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My husband and I are growing an organic container garden and I have to tell you, it has made us realize why organic foods cost so much more. Our garden is small so I cannot even imagine the time an organic farmer spends tending to the produce. It takes a lot of commitment. I do not flinch now to spend more money on organic, our project has put it all into perspective.
Jessica: You are my hero! I have dreams of growing in our yard and hopefully will fulfill them soon! Kudos to you. It is interesting that even on a small scale the costs show. I wish people would see though that even though it is more cost upfront, it is less cost in health care later!
Just thought I would mention one thing my family is doing this year to buy local organic foods. Many areas have a large number of farmers that participate in community supported agriculture (CSA). These consumer programs can be very cost effective if your willing to try many different vegetables. The group we joined runs from May through October and costs us $395.00 for a family of 4. Baskets include enough vegi’s and some produce for one week and we’ve found there is plenty for our family. That’s about $17.95 per week. Just an idea…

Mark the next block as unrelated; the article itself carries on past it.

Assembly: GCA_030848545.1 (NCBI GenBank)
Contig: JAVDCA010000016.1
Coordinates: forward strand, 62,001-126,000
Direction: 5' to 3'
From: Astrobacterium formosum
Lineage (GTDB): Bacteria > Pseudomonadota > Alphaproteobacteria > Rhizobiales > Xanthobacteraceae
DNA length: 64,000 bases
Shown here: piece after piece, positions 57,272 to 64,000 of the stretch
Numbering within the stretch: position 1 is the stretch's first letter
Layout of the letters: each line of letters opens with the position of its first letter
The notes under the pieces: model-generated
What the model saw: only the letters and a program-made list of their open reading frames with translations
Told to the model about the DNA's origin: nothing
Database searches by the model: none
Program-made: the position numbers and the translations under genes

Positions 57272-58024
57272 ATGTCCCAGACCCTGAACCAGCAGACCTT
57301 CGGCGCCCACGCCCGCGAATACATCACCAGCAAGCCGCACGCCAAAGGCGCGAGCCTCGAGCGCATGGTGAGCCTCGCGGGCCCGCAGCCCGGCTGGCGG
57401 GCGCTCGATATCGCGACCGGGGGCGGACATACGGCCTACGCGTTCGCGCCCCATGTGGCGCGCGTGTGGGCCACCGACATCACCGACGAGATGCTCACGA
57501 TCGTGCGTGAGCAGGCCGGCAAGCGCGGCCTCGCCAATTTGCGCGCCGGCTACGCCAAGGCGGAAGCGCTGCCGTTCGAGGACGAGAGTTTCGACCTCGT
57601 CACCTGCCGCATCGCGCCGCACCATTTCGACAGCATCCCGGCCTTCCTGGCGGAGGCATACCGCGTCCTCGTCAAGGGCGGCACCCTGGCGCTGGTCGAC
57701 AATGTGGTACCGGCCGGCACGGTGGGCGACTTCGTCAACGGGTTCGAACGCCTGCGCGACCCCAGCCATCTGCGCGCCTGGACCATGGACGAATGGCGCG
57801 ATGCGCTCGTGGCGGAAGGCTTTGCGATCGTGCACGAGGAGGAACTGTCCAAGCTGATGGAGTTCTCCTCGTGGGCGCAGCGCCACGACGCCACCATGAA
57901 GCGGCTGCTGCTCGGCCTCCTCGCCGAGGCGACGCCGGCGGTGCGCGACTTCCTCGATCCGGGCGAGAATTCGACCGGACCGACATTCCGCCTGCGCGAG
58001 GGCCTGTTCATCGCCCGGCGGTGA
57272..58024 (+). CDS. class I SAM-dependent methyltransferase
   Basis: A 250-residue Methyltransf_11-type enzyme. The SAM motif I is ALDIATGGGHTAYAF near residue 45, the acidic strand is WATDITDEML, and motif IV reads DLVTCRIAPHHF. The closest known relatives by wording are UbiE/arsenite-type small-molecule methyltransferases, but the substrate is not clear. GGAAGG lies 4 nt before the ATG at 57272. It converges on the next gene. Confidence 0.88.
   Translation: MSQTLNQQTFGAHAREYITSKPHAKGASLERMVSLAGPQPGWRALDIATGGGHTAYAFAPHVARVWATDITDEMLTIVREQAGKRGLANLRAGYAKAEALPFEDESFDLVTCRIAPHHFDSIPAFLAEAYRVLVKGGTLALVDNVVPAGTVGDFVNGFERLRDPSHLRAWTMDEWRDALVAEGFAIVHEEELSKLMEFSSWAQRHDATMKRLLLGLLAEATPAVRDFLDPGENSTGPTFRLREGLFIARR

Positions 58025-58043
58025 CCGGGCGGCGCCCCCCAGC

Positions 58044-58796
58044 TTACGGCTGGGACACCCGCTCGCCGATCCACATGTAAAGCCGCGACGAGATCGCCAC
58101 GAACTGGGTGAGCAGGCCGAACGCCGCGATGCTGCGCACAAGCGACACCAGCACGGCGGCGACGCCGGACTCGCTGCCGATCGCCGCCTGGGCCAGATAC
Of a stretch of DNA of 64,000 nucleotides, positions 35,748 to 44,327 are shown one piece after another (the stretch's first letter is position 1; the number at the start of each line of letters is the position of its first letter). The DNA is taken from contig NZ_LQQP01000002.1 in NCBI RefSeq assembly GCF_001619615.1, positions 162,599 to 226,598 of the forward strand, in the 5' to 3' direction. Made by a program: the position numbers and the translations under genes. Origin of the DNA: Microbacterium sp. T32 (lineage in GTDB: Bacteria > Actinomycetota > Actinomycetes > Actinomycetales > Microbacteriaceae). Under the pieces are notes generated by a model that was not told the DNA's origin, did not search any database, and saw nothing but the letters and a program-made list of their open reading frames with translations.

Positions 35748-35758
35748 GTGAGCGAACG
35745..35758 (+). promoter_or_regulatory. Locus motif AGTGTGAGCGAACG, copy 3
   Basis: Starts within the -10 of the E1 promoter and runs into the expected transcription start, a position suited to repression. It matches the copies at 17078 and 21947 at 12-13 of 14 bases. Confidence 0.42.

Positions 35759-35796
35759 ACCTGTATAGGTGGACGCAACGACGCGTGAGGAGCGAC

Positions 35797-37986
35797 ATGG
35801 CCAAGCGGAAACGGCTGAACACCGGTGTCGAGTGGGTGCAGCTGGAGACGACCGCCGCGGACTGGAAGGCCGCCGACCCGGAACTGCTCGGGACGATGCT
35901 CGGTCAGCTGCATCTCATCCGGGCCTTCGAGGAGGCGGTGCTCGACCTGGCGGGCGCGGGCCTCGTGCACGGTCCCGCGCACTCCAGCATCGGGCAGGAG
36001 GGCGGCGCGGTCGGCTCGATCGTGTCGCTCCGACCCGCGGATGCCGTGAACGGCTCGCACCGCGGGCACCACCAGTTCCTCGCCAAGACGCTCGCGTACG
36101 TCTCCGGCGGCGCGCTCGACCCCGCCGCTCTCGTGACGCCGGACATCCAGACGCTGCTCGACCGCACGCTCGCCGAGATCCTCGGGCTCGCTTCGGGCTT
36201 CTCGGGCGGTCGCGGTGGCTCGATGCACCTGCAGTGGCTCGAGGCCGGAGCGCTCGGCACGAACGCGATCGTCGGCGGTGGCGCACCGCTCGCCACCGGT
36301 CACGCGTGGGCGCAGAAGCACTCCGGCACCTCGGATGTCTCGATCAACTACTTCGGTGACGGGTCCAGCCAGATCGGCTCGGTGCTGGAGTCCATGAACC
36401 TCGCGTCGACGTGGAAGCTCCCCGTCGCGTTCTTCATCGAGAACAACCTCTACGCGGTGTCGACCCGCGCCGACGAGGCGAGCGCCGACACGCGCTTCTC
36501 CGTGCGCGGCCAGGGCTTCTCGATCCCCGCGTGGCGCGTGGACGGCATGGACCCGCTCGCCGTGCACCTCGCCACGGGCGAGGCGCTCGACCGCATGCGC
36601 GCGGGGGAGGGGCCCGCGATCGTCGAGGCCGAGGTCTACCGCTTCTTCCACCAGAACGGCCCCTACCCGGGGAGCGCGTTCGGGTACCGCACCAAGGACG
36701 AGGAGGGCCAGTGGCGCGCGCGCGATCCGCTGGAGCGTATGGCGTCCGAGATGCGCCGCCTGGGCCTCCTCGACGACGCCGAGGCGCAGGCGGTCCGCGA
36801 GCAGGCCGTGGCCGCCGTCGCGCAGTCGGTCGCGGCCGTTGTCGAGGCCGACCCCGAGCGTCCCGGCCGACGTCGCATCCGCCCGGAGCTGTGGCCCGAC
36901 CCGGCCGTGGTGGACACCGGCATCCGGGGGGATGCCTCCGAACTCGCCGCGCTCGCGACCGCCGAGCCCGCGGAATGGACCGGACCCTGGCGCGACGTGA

I really enjoyed reading your article.
That’s an EXCELLENT idea! Here in San Diego they have organic veggies and fruits that can be delivered to your door and I believe it might be a CSA? I have to look into that because that is not a bad price considering how much we eat around here….
They have links to recipes too on how to use some of those weirder veggies like bok choy 🙂 helping me expand my cooking repertoire!
Hi Darcy- I’m in love with CSA 🙂 Our basket comes with recipes for those vegi’s included that week. Our youngest (8 months) loves vegi’s so this is a perfect way to get him exposed to new produce. Keeping my fingers crossed you find someone in your area.
Hello Darcy! Find the local farmers market and support the farmers directly and skip the grocery store. If we have 27 farmers markets here in Minneapolis, there must be more there in Ca.!
I’d love to buy more organic, but we simply can’t afford to buy organic only. If the price difference is small, I’d go for it and I slowly started replacing my personal care products with organic ones (you don’t buy those every day, so it is not so much of a shock when you have to pay a lot more per item). I really hope that organic products will become more accessible, but as you said, it’s up to all of us to support the movement towards organics.
Leslie @ Natural Domestic Living says
I think the key is to start small so as not to get overwhelmed. What about shopping at your local food-co op? This is definitely a coast saving alternative.
Thanks for the info Darcy!